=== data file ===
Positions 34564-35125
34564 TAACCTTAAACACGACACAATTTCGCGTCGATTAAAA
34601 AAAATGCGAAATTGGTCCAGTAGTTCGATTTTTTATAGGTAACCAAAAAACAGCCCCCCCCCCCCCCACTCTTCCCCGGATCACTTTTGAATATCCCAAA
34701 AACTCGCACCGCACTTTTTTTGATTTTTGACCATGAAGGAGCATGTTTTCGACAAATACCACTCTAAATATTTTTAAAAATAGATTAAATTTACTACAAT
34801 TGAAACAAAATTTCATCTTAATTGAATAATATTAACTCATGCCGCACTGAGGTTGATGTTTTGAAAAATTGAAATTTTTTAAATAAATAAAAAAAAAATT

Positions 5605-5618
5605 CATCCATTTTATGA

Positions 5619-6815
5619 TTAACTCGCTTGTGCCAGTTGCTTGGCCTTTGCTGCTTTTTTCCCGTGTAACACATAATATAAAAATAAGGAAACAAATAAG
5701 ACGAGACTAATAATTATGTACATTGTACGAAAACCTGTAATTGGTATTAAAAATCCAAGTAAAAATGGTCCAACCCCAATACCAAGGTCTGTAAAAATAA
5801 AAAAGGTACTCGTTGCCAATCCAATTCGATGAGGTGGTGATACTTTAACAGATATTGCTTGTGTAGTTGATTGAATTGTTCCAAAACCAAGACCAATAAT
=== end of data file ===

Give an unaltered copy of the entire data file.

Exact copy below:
Positions 34564-35125
34564 TAACCTTAAACACGACACAATTTCGCGTCGATTAAAA
34601 AAAATGCGAAATTGGTCCAGTAGTTCGATTTTTTATAGGTAACCAAAAAACAGCCCCCCCCCCCCCCACTCTTCCCCGGATCACTTTTGAATATCCCAAA
34701 AACTCGCACCGCACTTTTTTTGATTTTTGACCATGAAGGAGCATGTTTTCGACAAATACCACTCTAAATATTTTTAAAAATAGATTAAATTTACTACAAT
34801 TGAAACAAAATTTCATCTTAATTGAATAATATTAACTCATGCCGCACTGAGGTTGATGTTTTGAAAAATTGAAATTTTTTAAATAAATAAAAAAAAAATT

Positions 5605-5618
5605 CATCCATTTTATGA

Positions 5619-6815
5619 TTAACTCGCTTGTGCCAGTTGCTTGGCCTTTGCTGCTTTTTTCCCGTGTAACACATAATATAAAAATAAGGAAACAAATAAG
5701 ACGAGACTAATAATTATGTACATTGTACGAAAACCTGTAATTGGTATTAAAAATCCAAGTAAAAATGGTCCAACCCCAATACCAAGGTCTGTAAAAATAA
5801 AAAAGGTACTCGTTGCCAATCCAATTCGATGAGGTGGTGATACTTTAACAGATATTGCTTGTGTAGTTGATTGAATTGTTCCAAAACCAAGACCAATAAT